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February 4, 2003
Given the cool conditions that blew across Bert Sutcliffe Oval today, and the state of the tournament points table, it wasn't surprising that India barely went through the motions while Australia were hardly required to stretch themselves before taking an easy nine-wicket win in the World Series of Women's Cricket.
An opening stand of 96 runs, the loss of captain Belinda Clark for 49 and the second One-Day International half century for Lisa Sthalekar who ended on 58 not out off 80 balls, were the highlights of Australia's response to India's 134 for seven wickets.
Karen Rolton also had time to pick up 21 runs off 21 balls.
It was hardly the sort of match Australia would have wanted to celebrate their 150th One-Day International. It did give them their 120th victory. They have had 26 losses, three no results and one tie, a notable occasion against England in the 1982 World Cup tournament played in New Zealand.
India's innings seemed aimed at allowing batsmen time in the middle with the focus on occupation rather than accumulation of runs.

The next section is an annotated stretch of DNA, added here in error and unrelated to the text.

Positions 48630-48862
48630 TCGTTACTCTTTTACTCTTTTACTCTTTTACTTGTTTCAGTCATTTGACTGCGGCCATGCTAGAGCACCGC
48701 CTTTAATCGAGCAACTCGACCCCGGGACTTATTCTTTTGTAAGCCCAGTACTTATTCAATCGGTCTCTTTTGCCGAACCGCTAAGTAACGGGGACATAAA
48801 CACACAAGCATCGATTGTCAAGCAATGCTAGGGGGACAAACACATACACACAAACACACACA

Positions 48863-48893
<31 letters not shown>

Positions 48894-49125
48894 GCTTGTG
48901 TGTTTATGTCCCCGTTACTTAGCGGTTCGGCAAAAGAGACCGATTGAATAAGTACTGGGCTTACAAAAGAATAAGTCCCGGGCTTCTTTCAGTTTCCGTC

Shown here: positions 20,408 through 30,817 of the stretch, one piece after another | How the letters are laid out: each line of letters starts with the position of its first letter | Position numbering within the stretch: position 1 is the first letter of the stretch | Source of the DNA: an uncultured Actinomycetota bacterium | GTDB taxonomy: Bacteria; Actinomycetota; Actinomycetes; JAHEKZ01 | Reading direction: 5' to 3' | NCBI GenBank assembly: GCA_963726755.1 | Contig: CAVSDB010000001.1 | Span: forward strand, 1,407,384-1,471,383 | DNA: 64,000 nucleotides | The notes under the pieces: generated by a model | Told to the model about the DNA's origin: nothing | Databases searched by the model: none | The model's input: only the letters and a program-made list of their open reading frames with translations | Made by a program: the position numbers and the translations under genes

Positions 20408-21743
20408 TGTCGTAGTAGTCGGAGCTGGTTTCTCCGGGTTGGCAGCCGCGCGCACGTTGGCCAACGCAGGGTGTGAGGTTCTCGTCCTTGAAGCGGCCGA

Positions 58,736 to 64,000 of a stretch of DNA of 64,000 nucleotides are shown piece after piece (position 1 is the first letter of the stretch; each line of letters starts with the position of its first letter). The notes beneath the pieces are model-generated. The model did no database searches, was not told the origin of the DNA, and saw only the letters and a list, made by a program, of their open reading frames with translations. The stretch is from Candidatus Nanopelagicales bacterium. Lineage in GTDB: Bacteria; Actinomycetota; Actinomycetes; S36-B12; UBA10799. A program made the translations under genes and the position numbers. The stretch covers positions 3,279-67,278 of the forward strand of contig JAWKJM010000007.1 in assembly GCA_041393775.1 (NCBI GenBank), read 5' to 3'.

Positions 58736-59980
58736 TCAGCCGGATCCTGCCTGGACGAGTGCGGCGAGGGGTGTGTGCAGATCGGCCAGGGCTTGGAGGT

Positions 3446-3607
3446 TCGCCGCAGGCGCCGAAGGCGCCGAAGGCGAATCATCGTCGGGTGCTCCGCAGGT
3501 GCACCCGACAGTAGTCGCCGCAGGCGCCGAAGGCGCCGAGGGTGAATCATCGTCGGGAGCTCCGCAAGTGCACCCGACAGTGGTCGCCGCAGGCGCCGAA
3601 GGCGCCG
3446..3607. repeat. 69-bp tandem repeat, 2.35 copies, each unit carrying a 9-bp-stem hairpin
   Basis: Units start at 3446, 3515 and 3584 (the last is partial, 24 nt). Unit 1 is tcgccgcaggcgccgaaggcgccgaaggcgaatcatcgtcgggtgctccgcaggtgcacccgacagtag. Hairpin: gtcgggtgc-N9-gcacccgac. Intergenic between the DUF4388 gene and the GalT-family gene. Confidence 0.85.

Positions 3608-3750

The game was dead, and it was a chance for some variations from the usual game plan, but the enjoyment can only have been in completing the 50 overs with wickets still intact because there was little of entertainment value to be had.
The 50 took 158 balls and the 100 took 242 balls. By comparison Australia's 50 took 81 balls and their 100 took 139 balls, a fair indication of the difference in approach to the batting of both sides.
The nature of the tournament draw means that India will play England on both Thursday and Friday. Thursday being another dead match while Friday will decide third and fourth places in the event.
Few of the batsmen could reflect on any glory from the innings. Anjum Chopra top scored with 25, but it took 84 balls and while all the others got starts it was only some lower-order hitting that saw Sulakshana Naik get second top score with 18.
Australia's bowlers all shared in the benefits to be had from the Indian somnolence and took advantage of the opportunity to boost the economy rate of their bowling.
Emma Twining had one for 13 from nine overs, Clea Smith had two for 30 off nine overs, Rolton none for 17 from six, Julie Hayes had none for 22, Alex Blackwell had two for 18 off six overs, Sthalekar one for 19 from seven and Kris Britt none for nine off four.
The successful Indian bowler was Amita Sharma who took one for 25.
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